New GPT-3 competitor

by Quintin Pope1 min read12th Aug 202110 comments


GPTMachine LearningLanguage ModelsAI

AI21 has trained a new language model, Jurassic-1, whose largest version has 178 billion parameters (GPT-3 had 175 billion). This paper gives limited technical details.

There already were several models that used far more parameters than GPT-3, but they were either mixture of expert models or only word embeddings. They required much less compute to train/use, but were less powerful than a dense transformer like GPT-3 or the new Jurassic-1. 

The interesting thing about Jurassic-1 is that it really doesn’t go much beyond GPT-3. It has a larger vocabulary and slightly optimized architecture. Jurassic-1 only has a bit more parameters than GPT-3, whereas prior trends indicated that any GPT-3 successor would use at least an order of magnitude more parameters. Since GPT-3, much work has gone towards improving transformer architecture (e.g., linear time self attention and neural architecture search), but little of that is visible in Jurassic-1. Maybe companies don’t think it’s economically viable to scale beyond GPT-3 or run many experiments with different architectures at that scale?

Also, Jurassic-1 is a unidirectional model, like GPT-3 (meaning it's forced to process text from left-to-right). This means GPT-3 can only process a given word using the context provided by the previous words. This causes unidirectional models problems for most tasks other than text generation. For example, other than GPT-3, all the top models in the SuperGLUE benchmark leaderboard are bidirectional models. It's interesting AI21 chose to compete with OpenAI using a model that provides the same class of service (text generation) as GPT-3, rather than specialize in, e.g., text classification, where a bidirectional model would be better.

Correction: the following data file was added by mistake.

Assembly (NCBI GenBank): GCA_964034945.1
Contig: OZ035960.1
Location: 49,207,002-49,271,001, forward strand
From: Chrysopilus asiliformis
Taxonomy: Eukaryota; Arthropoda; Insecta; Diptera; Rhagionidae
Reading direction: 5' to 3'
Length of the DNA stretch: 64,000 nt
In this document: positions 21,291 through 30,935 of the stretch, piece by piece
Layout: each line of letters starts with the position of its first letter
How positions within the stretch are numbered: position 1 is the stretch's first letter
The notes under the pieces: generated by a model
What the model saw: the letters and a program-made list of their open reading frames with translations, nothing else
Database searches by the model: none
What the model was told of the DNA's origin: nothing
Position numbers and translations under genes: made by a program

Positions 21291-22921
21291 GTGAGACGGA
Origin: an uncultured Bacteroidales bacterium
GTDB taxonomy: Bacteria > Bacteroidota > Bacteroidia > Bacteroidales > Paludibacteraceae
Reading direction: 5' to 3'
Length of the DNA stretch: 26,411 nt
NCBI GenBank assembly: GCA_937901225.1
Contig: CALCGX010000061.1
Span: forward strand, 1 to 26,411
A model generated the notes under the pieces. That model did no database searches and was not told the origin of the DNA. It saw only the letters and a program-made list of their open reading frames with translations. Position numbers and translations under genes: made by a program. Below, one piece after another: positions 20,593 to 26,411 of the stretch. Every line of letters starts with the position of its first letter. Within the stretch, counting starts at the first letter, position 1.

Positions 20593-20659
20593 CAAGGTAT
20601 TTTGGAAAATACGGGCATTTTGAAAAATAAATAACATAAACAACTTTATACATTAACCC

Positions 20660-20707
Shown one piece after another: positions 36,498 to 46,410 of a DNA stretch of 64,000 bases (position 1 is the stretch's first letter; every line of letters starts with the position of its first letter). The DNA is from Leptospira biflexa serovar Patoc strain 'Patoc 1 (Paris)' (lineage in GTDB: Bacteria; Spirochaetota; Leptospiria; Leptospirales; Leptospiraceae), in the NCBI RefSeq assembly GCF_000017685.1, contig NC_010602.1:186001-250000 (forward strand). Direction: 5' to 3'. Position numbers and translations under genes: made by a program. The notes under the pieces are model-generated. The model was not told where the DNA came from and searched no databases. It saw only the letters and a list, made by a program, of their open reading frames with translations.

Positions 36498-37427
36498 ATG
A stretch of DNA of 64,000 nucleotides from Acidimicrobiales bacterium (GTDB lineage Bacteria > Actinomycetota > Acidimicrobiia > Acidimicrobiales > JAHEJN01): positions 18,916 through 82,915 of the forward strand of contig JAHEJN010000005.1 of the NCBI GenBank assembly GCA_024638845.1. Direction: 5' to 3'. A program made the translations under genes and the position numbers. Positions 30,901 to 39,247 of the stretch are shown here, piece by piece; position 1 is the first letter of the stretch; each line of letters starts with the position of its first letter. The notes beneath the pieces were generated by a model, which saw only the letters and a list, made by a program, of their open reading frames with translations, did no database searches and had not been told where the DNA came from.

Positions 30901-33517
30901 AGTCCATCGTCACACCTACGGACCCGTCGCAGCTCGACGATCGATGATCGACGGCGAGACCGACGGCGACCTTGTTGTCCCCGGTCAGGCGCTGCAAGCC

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The interesting thing about Jurassic-1 is that it really doesn’t go much beyond GPT-3.

No, the interesting thing is that it's available as a public API. It took 13 months for an OA API competitor to emerge, but now it's here and the OA API has a real competitor, and someone who will be happy to pick up many of the customers OA has driven away with its increasingly heavy-handed, arbitrary, and last-minute restrictions. (The tokenizer and better width vs depth scaling is trivial by comparison.)

The models came before, but not an API/SaaS. GPT-3 was already matched/exceeded by the dense models HyperClova & PanGu-α, and possibly MUM/LaMDA/Pathways/the Wu Daos*, but none of those are meaningfully publicly accessible, and so came and went. Jurassic-1 is available as an API, and is even free right now. That is very different, in much the same way that GPT-J is being so heavily used by everyone locked out of the OA API because it is available for free. "Free [public] is different."

* details are sparse on all these, including the nature of any sparsity

It seems one can't use Jurassic-1 without giving AI21 both your email address and your phone number. (For "validation", but e.g. their "privacy policy" flat-out lies about what personal information they collect -- it doesn't include the phone number -- so I don't see any reason to treat it as meaningfully constraining what they might do with that information.)